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    Im so open to new things and advise on how to communicate with my children. Ill take a look and lsiten!
    When my daughter was born I taught her simple sing language and it was great to understand each other when she was so tiny, I wish I did that with my son. Thanks for the advise!!!
     
  6. Lisa P.

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    Ah, now, seeing the example, I'm an old lady and I don't call that not listening -- I call that not obeying! In fact, I used the word "obeying" in public the other day and realized that probably makes me sound pretty tyrannical! But defying you, that's it's own story. Hope you get it sorted out. I know what you mean about waking up one day and realizing you need to adjust the rules because the kid is older now. They change too fast to keep up with!:p
     
  7. MamaTuTu

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    YES he seems to be completely defiant... it is driving me nuts!!!
     
  8. Lisa P.

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    Neufeld talks about something called counterwill that is perfectly natural and pops up regularly and is irritating as all get out -- might help you feel better if you hear him talk about it! But, yeah, it's crazy-making stuff!
     
  9. Tigerlilly's mom

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    Sometimes I think kids just want to make their own decisions. In a "tough"" situation I will give my child a choice...do A or do B, one choice is what I want, and the other choice is so undesireable that they choose my choice. I am giving them the "power" to make a decision but forcing their hand to actually make my choice. (does that make sense).

    I think kids are fighting for their independance and some control over their lives. Sometimes the smallest thing can seem monumental to them.

    Now I don't let this tactic be a way of life, so that they are making all the decisions, but sometimes giving them just a little bit of input into the situation can keep the peace.

    Also making things a game or race helps too. With the flipflop situation, I may say something like "I bet I can pick up the flipflop and get it into the car before you can"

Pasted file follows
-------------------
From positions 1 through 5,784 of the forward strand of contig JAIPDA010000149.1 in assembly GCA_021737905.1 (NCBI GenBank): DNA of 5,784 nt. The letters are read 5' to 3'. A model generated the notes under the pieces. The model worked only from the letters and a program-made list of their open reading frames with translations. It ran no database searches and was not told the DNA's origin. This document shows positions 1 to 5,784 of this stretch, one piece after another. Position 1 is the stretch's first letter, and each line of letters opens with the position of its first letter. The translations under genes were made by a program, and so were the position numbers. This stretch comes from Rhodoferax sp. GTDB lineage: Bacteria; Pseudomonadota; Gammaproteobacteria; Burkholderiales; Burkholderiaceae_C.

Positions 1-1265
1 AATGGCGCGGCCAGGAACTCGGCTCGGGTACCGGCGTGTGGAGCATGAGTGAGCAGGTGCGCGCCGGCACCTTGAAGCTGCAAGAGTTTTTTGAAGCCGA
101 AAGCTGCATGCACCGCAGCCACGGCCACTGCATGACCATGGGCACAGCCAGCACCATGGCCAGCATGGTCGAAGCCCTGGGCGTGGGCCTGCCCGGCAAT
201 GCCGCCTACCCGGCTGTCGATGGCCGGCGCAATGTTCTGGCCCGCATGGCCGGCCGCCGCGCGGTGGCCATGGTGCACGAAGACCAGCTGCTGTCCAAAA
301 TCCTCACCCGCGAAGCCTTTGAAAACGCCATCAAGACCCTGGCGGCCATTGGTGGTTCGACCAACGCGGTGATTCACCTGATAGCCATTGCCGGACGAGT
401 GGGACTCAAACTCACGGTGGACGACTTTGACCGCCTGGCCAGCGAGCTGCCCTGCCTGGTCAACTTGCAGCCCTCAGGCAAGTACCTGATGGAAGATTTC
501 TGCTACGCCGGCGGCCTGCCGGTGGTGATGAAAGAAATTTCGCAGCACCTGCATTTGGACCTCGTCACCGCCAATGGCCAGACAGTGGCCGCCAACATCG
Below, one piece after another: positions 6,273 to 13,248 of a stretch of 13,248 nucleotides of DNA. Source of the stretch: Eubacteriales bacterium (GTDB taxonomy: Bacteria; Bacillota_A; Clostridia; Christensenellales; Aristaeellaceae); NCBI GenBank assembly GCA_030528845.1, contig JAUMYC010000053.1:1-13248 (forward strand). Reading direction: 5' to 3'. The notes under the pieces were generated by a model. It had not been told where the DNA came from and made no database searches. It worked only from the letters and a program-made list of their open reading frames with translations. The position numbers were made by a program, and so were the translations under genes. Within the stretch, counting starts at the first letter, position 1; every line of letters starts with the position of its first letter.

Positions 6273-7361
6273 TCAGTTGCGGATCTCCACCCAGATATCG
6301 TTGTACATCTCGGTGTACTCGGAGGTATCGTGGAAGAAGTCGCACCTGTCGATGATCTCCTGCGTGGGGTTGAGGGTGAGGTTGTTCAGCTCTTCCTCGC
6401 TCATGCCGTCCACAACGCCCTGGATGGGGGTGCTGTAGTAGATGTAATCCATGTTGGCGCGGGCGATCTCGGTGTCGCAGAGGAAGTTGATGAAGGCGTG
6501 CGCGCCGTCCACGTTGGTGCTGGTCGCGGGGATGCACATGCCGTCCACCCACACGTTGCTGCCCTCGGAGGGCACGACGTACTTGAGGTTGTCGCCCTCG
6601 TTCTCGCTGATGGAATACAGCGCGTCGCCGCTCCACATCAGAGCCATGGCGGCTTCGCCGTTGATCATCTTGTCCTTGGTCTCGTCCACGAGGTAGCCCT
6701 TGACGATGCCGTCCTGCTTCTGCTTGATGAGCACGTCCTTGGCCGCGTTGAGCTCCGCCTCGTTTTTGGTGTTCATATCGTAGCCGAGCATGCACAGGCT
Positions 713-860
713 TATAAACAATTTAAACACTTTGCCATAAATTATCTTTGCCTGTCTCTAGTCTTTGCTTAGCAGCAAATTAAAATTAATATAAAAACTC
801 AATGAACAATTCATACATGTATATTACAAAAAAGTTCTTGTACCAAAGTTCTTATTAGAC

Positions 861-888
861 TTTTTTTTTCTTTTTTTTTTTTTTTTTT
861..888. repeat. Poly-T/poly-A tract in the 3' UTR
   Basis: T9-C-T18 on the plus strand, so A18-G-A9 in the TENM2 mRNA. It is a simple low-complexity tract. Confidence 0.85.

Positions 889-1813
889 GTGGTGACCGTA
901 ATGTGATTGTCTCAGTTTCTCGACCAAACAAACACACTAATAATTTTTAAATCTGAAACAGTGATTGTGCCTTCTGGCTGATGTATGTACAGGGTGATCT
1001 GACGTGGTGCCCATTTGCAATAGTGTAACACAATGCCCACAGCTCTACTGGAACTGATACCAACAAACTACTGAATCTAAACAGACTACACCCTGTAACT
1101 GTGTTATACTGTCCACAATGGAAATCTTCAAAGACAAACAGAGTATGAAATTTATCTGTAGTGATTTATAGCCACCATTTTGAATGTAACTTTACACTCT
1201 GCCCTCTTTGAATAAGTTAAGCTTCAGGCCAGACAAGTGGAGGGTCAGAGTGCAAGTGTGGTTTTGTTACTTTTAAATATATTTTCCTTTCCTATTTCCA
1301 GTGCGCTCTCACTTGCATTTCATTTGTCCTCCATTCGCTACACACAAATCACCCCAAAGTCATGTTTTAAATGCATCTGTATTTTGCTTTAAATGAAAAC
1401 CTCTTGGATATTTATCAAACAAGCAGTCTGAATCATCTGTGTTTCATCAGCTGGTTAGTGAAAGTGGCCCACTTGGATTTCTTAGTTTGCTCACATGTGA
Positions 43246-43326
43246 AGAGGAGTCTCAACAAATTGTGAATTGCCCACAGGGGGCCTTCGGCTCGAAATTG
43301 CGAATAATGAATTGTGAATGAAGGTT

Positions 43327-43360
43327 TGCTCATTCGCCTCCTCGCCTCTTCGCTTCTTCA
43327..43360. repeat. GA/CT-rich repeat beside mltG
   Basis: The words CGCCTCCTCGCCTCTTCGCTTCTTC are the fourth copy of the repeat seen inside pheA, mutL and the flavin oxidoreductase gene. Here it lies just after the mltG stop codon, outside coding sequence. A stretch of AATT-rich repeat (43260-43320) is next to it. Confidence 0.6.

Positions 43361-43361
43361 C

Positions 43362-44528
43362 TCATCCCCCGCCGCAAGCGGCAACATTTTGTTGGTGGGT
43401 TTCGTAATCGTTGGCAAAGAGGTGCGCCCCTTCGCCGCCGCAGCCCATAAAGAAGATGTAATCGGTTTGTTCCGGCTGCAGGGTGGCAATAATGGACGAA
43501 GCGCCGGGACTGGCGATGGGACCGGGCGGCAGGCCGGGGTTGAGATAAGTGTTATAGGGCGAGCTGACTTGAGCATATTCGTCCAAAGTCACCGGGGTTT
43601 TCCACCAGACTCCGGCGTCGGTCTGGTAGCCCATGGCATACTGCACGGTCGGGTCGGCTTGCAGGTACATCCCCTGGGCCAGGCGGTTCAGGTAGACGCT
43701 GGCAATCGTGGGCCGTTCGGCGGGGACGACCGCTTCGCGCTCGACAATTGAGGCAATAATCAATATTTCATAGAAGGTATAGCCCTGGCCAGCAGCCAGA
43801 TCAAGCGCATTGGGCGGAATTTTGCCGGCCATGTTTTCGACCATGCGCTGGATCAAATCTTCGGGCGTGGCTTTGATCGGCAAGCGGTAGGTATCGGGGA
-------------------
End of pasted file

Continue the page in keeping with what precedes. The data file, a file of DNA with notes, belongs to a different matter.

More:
10. lynn

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    I think five is a tough age. Especially for boys. It feels to me like an age that kids need to begin to break away from mommy a little and become more independent. That automatically breeds problems.

    The example that you gave tells me that your son hasn't learned to obey you. My kids are not allowed to tell me "no" at such a young age. By not doing what they are told (even if they don't say "no" out loud) they are disobeying. That brings an uncomfortable response. I see no problem with removing your son from the rest of the family at times. Your job as a mother is to train your children to be honest, responsible, and hard-working adults. If he isn't trained to listen and obey those in authority, you are not doing him any favors. Good employees and good citizens require obeying authority. As he grows you will teach him to think about when it is wise to NOT obey. Right now he needs to learn to obey immediately.

    In your example, I would have told my child (my seventh will be five in a week and a half) to pick up the shoe. If I would have gotten the response you did then I would have bent down and picked up the shoe and thrown it in the trash. I realize it would have hurt me a bit to lose a pair of shoes for my kid but it would speak WAY louder than words every single time she had to take the time to put tennis shoes on because she no longer has flip-flops. I would sit my kid down and talk about the importance of obeying and how it is my job to teach her to obey. I had to do my job.

    It isn't easy. Especially starting at five. I think it is time to sit your son down and tell him that things are going to change. Give him a warning that you will tell him to do something once. Maybe twice. You will NOT count to ten (therefore not give him ten more chances). You know he is a good boy and you want everybody else to know it too. You love him too much to allow him to act the way he has been acting. Tell him what the consequences will be and then stick to them. I think he will flourish after he tests you. I firmly believe kids desire a boundary line in order to feel secure.